There was activity everywhere, but it wasn’t hectic. No cars to dodge, no people to squeeze through. There were a lot of bikes. A lot. I marveled at an old couple biking slowly but steadfastly uphill. 

Whole families would ride bikes to and fro, the smaller kids either strapped in a seat behind the adult, or in a wagon attached to the bike. 

Biking was part of their formal education, my friends told me; the Swiss learned how to bike on any terrain.  You pay more taxes that go towards the public transportation system if you buy a car, so biking was the way to go.

I would find a spot by the river and sit down for hours at a time. I’d watch the ducks, watch the current, read my book, sketch the old buildings on the other side of the river. It was an amazing experience. I had no idea the sound of a river could be so calming. 

I’d keep going back and eventually my face got sunburned. We’d see people swimming in the river (“It’s very clean!” my friend laughed at my expression) and one time, a group of four middle-aged women rowing.

I was amazed with the elderly people there. First of all, there were a lot of them. Secondly, most were couples, slowly walking together or hand in hand, sometimes biking together, sometimes wheeling the other so they can sit and watch the river.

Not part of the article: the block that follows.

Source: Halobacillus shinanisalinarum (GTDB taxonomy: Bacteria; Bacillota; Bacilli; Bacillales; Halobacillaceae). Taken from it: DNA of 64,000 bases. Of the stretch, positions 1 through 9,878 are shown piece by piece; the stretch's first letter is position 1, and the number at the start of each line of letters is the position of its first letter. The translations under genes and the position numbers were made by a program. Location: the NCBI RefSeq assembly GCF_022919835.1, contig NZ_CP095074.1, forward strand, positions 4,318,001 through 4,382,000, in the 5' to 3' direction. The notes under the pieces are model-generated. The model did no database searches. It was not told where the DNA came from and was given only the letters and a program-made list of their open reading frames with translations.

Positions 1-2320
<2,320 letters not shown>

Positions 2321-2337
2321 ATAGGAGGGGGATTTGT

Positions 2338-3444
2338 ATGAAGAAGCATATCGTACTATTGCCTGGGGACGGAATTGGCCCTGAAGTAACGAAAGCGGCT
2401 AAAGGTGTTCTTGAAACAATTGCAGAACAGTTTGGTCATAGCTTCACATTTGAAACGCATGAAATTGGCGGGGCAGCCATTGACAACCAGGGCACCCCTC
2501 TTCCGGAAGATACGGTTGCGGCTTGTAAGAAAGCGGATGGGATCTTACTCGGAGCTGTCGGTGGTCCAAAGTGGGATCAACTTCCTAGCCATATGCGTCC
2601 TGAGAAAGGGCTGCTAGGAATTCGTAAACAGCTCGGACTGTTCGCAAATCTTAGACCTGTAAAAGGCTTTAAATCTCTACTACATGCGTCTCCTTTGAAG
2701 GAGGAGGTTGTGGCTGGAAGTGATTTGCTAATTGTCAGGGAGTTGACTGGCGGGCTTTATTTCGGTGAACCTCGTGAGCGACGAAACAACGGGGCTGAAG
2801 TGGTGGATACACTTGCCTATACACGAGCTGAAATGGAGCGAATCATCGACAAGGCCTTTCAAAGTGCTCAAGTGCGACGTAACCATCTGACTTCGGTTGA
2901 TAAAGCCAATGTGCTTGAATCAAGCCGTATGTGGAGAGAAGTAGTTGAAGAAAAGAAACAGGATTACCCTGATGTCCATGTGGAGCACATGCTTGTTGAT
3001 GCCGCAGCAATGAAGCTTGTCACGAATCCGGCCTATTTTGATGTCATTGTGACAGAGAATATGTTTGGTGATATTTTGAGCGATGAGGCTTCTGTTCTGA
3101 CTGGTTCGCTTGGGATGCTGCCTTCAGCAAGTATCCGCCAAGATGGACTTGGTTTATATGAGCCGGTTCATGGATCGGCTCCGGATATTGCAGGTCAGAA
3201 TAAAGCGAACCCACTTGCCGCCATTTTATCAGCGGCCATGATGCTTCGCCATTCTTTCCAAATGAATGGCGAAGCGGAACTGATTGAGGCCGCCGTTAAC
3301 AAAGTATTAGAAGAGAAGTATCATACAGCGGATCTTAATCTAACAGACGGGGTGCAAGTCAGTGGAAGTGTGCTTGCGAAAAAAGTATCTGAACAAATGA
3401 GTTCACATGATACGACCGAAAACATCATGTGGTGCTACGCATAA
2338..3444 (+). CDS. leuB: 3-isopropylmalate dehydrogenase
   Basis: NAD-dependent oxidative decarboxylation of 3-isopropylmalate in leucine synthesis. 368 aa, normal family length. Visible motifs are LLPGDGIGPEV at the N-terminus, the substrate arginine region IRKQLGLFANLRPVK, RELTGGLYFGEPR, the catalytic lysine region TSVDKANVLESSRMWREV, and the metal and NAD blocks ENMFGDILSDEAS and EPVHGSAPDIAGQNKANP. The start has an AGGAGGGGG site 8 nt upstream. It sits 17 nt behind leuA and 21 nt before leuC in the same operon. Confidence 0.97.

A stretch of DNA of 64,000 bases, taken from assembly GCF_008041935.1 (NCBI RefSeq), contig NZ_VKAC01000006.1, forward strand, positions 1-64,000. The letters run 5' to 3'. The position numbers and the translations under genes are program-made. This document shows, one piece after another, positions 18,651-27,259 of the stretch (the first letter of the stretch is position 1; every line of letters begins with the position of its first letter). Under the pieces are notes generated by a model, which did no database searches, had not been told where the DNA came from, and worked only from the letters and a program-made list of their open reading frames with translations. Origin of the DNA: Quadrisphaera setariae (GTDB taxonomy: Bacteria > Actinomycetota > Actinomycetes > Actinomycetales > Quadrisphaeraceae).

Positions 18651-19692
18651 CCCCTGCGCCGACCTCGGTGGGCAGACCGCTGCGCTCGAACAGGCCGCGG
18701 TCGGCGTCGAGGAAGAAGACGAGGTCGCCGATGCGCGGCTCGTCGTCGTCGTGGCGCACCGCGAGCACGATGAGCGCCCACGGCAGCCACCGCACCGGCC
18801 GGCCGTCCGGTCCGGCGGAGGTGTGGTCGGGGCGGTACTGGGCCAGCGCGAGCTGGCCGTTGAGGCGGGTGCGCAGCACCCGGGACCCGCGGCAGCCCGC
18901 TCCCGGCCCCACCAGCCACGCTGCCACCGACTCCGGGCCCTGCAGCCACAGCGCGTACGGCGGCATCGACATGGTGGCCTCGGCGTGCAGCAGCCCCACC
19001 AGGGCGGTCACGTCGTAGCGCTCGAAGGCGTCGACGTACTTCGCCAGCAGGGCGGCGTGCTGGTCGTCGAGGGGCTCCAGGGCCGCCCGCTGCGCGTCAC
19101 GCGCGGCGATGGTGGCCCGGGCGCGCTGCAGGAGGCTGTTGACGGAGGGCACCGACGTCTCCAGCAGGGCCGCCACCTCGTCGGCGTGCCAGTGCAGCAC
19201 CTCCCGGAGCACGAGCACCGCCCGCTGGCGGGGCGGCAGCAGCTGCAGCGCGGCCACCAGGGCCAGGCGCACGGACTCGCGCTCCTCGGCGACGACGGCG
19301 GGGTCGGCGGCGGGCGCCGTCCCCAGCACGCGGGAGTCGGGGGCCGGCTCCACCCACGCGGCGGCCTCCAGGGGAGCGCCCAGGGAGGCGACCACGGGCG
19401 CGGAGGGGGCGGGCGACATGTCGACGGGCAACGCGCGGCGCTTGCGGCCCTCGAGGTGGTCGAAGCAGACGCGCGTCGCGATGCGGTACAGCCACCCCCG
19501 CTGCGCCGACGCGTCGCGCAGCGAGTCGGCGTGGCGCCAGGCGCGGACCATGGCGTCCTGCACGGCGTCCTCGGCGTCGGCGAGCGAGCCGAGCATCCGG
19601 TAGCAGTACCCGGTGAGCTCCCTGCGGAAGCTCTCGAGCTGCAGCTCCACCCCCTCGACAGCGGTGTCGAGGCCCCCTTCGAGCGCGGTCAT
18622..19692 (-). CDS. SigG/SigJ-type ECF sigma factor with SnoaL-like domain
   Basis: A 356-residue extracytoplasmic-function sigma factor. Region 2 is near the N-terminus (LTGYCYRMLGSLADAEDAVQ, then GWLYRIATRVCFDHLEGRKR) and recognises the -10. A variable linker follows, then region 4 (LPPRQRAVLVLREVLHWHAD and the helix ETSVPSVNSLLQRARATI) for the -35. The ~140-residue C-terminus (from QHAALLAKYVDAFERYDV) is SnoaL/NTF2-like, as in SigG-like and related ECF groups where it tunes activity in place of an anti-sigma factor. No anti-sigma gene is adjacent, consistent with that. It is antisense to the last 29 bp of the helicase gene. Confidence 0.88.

They were out, and active, and together. Maybe coming from the Philippines, where our population is a triangle and young people are everywhere, I just wasn’t used to seeing so many healthy, active, elderly people out and about.
Other than the laid-back vibe and the wonderful riverside, I also took advantage of Basel’s reputation as a very Museum-dense city. 

We went to the Kunstmuseum, which has an impressive collection of artwork. You’re greeted by a Rodin in the courtyard and, once inside, you’re covered from ancient artifacts to halls of Dutch masters to the famous impressionists to Picasso to Rothko. 

I was happy to see a lovely self-portrait of an artist named Augusta Roszmann, since we so rarely see work by women.

There is also a hall of landscape pieces that I found special since it’s particular to the country.